Wait and see - Economics Weekly


Wait and see - Economics Weekly

This week's Economics Weekly covers the UK's current account deficit, volatile financial markets and the buy-to-let stamp duty change.

Economic Analysis

04 July 2016

Clock countdown

The first full post-referendum week was nothing if not eventful.

 

Financial markets were volatile and uncertainty about economic policy has jumped. We await tomorrow’s publication of the Financial Stability Report and yet another opportunity for the Bank of England’s policy makers to offer their views.

 

Market moves

Financial markets have been volatile in the wake of the referendum result. The more globally facing companies of the FTSE 100 have seen their share prices bounce back above where they were on 23rd June, while the more domestically concentrated FTSE 250 is 6.3% lower. Sterling hit an historic low of 1.31 against the dollar on Monday before settling back at 1.32. Meanwhile in the world of government debt, the UK lost its AAA credit rating, as S&P became the last of the big three ratings agencies to strip the nation of its title. The market response? Yields fell, as Mark Carney hinted at future rate cuts, with the 10-year yield now at 0.87%, although still above Friday’s record low of 0.78%.

 

Ups and downs

UK GDP growth was 0.4%q/q in the first quarter of the year, held up again by households, whose spending was up 0.7%q/q. Investment fell, driven by falling investment in commercial and other non-residential property. Investments in housing, intellectual property and machinery and equipment all saw a rise. But the usual blot on the landscape was the nation's current account deficit. Yes it did narrow, but 6.9% of GDP is still huge by historical standards.

 

Out of the frying pan

The buy-to-let stamp duty change that many feared would instantly cause a housing market crash has come and gone. Nationwide reported that average prices rose 0.2%m/m in June, the same as May. And the latest figures from the Bank of England showed an increase in the number of mortgage approvals for buying a house in May. But with the outcome of the referendum, some may be worried that the housing market is about to slow. This will depend in particular what happens with jobs, house price expectations and average deposit requirements.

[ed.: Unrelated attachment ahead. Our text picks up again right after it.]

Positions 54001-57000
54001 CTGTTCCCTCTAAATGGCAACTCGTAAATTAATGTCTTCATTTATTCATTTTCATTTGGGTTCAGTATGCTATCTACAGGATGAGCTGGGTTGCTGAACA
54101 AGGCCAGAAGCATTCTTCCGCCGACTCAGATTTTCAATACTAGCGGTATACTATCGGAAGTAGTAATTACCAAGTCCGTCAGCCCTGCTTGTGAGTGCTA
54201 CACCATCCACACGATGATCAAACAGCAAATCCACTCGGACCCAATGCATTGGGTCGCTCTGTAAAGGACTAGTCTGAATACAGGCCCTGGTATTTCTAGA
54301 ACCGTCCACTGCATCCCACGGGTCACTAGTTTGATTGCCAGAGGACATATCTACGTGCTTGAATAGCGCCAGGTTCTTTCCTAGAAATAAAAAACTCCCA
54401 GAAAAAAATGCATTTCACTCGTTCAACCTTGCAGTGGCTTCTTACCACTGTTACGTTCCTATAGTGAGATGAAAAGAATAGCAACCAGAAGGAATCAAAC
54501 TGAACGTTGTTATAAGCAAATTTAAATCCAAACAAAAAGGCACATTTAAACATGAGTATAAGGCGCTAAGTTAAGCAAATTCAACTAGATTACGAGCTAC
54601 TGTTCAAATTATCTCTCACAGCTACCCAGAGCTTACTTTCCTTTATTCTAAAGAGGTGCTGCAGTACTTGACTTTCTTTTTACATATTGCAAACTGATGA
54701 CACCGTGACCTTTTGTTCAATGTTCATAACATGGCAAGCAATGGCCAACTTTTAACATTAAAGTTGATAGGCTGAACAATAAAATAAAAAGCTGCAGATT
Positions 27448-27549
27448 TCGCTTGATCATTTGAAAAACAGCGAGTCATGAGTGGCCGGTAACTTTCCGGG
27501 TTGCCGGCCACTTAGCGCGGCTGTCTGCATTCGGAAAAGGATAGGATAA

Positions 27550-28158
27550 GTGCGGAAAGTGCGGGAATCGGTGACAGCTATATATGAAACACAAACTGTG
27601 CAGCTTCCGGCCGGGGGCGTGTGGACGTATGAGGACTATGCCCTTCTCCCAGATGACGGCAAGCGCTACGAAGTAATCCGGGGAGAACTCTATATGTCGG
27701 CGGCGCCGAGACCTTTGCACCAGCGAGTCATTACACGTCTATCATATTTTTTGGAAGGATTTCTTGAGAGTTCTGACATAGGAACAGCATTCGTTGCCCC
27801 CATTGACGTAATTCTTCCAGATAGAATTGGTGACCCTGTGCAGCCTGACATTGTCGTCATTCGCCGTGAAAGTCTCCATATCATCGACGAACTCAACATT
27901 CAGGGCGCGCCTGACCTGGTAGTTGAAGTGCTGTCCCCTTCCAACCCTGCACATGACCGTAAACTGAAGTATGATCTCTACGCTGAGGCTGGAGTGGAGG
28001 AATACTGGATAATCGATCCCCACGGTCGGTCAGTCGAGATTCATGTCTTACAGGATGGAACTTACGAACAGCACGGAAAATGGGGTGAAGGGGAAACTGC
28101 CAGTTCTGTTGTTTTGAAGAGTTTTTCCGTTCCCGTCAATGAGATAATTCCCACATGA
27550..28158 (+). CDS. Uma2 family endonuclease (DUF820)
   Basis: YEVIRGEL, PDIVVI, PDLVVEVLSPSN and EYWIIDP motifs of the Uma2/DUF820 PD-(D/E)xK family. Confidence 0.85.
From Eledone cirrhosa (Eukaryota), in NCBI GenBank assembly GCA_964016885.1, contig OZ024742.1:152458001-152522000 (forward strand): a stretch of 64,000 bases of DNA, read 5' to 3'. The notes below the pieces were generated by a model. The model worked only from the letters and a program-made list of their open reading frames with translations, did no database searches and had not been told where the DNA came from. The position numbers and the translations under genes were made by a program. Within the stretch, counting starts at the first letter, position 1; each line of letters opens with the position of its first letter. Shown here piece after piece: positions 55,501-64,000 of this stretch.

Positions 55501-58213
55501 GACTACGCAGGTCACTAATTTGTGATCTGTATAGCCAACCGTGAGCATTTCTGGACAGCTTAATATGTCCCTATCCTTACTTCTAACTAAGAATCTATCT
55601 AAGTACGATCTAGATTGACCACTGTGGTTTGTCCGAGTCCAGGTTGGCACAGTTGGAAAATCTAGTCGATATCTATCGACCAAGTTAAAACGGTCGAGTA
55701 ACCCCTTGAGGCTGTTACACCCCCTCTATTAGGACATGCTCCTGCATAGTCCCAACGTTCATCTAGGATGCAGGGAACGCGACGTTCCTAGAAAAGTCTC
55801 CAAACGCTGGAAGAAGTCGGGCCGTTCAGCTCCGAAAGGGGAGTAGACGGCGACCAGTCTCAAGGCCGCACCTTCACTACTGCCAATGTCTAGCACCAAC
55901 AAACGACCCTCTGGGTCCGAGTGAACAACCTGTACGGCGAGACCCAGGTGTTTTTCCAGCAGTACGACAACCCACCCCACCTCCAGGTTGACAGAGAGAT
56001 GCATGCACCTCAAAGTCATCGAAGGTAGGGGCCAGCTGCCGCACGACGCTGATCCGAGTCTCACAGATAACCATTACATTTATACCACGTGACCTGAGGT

Better

The snail-like Euro Area recovery continues. The latest figures showed that the rate of unemployment fell to 10.1% in May, down from the 11% recorded in May last year and the lowest since June 2011. And there was much fanfare surrounding the single currency area’s jump out of price deflation – although inflation was only 0.1%, so let’s not get ahead of ourselves. As for June, going into the UK referendum, the manufacturing sector was looking like it might be starting to see a bit of growth, with the latest PMI figure hitting a 6-month high.

 

Global cooperation?

Today I cut my interest rate and my currency falls, affecting you. Tomorrow you cut and your exchange rate falls, affecting me. What each of us does makes domestic sense but our actions have consequences beyond our borders. Some people have been worrying about these "spillovers", with outgoing India central bank chief Rajan foremost among them. Mario Draghi joined their ranks last week, arguing for greater international coordination. Efforts like these worked well in the 1980s but can world leaders do the same today as globalisation appears to be weakening?

 

Still sluggish

The third estimate of gross domestic product growth for Q1 shows the US expanded at an annualised rate of 1.1%. While an improvement on the previously reported 0.8% it is disappointing. There's a curiosity in the data: the measure of income growth, which should be identical to the change in production, was running at 2.9%. But even splitting the difference and calling it an even 2.0% hardly represents rapid expansion. While it's strictly a rear view mirror number now it gives the Fed every reason to hold rates.

 

Eastern saga

Japan’s economy is a familiar tale – deflation and slow economic growth. Policy makers are seeking to write a new chapter, with the prospect of further monetary stimulus being debated yet again. Meanwhile the economy has been pursuing its regular storyline. Unemployment is historically low and stable at 3.2%, average prices fell 0.4%y/y in May and the much-watched Tankan survey showed that business conditions in Q2 remained stable.

 

Missing in action

In the first quarter of the year, the Chinese authorities pumped $1trn of new credit into the economy. That does not seem to have provided much of a boost to the country’s manufacturers according to the latest PMI survey. Output reportedly fell in June at the fastest rate in 4 months. Respondents blamed weaker demand and poor market conditions. There are calls from some for even more stimulus. 

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